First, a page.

REVIEW: Somebody Loves You, Mr. Hatch (Lifeline Theatre)

    
  

The importance of being loved and loving others

  
  

Scene from Somebody Loves You Mr. Hatch - Lifeline Theatre - photo by Suzanne Plunkett

    
Lifeline Theatre presents
    
Somebody Loves You, Mr. Hatch
   
Adapted by Frances Limoncelli
Based on book by
Eileen Spinelli
Music by
George Howe
Directed by
Ann Boyd
at
Lifeline Theatre, 6912 N. Glenwood (map)
through Feb 27  |  tickets: $12  |  more info

Reviewed by Katy Walsh

Every day for lunch, Mr. Hatch has a cheese and mustard sandwich with a prune for dessert. He’s predictable and dull. Every day, his neighbors greet him with ‘Hello, good neighbor!’ Mr. Hatch ignores them, isolating himself from the daily goings on of his pleasant community. Unexpectedly, he receives a Valentine’s Day package with a note saying ‘somebody loves you.’ Who is his secret admirer? Not knowing the culprit, Mr. Hatch befriends everyone. Feeling loved turns him into a brownie-baking, see-sawing, harmonica-playing, good neighbor. When the postman delivers more news about the package, Mr. Hatch returns to ‘normal.’ What’s a neighborhood to do? Lifeline Theatre’s Somebody Loves You, Mr. Hatch proves to be an upbeat, engaging, heart-warming ‘Love Thy Neighbor 101’.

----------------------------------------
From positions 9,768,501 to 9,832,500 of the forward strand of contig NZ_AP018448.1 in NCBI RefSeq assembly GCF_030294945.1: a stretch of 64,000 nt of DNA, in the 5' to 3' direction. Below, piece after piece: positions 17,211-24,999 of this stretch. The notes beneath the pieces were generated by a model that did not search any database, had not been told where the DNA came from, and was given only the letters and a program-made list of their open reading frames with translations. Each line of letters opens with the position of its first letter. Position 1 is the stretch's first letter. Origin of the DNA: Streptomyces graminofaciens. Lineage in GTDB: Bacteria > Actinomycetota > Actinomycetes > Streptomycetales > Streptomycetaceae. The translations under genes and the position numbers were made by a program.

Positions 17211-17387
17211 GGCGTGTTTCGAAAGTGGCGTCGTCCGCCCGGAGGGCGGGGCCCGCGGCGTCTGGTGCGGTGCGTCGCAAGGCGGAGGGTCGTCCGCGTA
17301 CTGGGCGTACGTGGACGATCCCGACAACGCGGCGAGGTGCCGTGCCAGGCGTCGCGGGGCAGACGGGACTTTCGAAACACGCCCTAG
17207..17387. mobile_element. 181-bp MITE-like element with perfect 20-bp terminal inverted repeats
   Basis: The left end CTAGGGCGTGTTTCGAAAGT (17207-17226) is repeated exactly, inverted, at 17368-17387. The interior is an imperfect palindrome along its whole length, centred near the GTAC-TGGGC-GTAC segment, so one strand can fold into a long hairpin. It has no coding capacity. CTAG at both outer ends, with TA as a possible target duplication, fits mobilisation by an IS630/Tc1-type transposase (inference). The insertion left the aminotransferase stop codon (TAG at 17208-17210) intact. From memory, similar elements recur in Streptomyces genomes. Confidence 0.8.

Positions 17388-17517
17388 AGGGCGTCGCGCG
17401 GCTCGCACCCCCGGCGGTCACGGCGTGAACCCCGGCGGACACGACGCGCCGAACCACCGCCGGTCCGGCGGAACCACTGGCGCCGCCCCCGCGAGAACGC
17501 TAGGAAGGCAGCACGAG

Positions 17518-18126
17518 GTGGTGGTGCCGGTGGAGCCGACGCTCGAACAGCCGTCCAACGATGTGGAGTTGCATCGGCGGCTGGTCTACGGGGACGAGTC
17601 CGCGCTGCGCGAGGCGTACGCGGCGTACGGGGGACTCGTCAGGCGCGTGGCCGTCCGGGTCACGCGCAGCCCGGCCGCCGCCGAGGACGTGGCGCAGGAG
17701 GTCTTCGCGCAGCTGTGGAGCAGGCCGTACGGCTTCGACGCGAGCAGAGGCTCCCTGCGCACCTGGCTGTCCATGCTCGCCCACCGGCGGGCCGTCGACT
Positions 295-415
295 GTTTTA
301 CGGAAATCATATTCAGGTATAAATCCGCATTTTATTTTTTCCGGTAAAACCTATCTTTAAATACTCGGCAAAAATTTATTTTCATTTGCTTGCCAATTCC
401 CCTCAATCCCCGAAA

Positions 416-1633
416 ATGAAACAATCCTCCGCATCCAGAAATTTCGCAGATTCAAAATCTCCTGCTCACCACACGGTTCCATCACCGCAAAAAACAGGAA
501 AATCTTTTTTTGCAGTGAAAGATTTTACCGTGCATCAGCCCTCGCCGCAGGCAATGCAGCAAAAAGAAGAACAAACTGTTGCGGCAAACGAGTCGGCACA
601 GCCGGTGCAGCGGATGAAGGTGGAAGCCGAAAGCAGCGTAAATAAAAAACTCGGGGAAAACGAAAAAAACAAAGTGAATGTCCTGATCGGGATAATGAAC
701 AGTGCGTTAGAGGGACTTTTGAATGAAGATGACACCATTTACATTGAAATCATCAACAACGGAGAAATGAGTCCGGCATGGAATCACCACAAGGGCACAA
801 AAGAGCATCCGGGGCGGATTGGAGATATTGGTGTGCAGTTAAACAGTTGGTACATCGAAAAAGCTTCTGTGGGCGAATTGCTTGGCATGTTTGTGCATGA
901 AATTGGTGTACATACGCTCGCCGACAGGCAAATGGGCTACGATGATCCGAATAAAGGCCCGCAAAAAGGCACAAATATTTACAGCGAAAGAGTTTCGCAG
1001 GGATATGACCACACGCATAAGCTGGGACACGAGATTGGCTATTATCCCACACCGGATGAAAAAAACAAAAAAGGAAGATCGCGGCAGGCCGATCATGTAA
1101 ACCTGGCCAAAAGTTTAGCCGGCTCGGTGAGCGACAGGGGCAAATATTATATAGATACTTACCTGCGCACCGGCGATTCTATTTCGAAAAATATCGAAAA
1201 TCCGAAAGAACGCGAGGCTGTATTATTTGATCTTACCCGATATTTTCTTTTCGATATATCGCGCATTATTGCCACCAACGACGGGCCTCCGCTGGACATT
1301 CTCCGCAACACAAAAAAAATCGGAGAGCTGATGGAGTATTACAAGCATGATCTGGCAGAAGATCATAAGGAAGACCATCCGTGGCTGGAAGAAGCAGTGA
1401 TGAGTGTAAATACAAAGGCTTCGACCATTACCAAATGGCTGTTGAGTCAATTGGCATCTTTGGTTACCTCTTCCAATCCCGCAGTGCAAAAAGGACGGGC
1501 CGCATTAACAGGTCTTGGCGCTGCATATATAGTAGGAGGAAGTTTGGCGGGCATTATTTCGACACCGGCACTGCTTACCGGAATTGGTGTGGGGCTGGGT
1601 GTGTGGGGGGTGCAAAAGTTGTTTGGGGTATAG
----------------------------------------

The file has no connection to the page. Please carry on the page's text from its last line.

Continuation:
Michael T. Downey as Mr. Hatch - Lifeline Theatre - Photo by Suzanne PlunkettUnder the rambunctious direction of Ann Boyd, the talented cast IS the bright and cheerful neighborhood. To build the community spirit, two rows of audience are on the stage, each made cozy with blankets. Some of the play’s action takes place in Row D of the audience. The effect allows the quartet of actors to interact with guests to play catch, answer questions and teach a new song. In the lead, Michael T. Downey (Mr. Hatch) is so glum and downtrodden initially that his makeover is like a caterpillar to butterfly effervescent explosion. The magical fragility adds to the heart-tugging, misty moment when Downy re-cocoons. The rest of the cast play a variety of parts with delightful amusement. In lively animation, Sara Sevigny is jovial as Mrs. Weed, Mr. AND Mrs. Dunwoody, co-worker and a dog. Sevigny looks so surprised every time her puppet barks that she fooled me into seeing a dog. Micah J.L. Kronlokken energetically meets and greets the kids in the audience with a play by play expectation for the performance. He’s a kid-friendly narrator and mailman. Wearing different hats, Tuckie White goes back and forth from teen to lady to kid with active enthusiasm.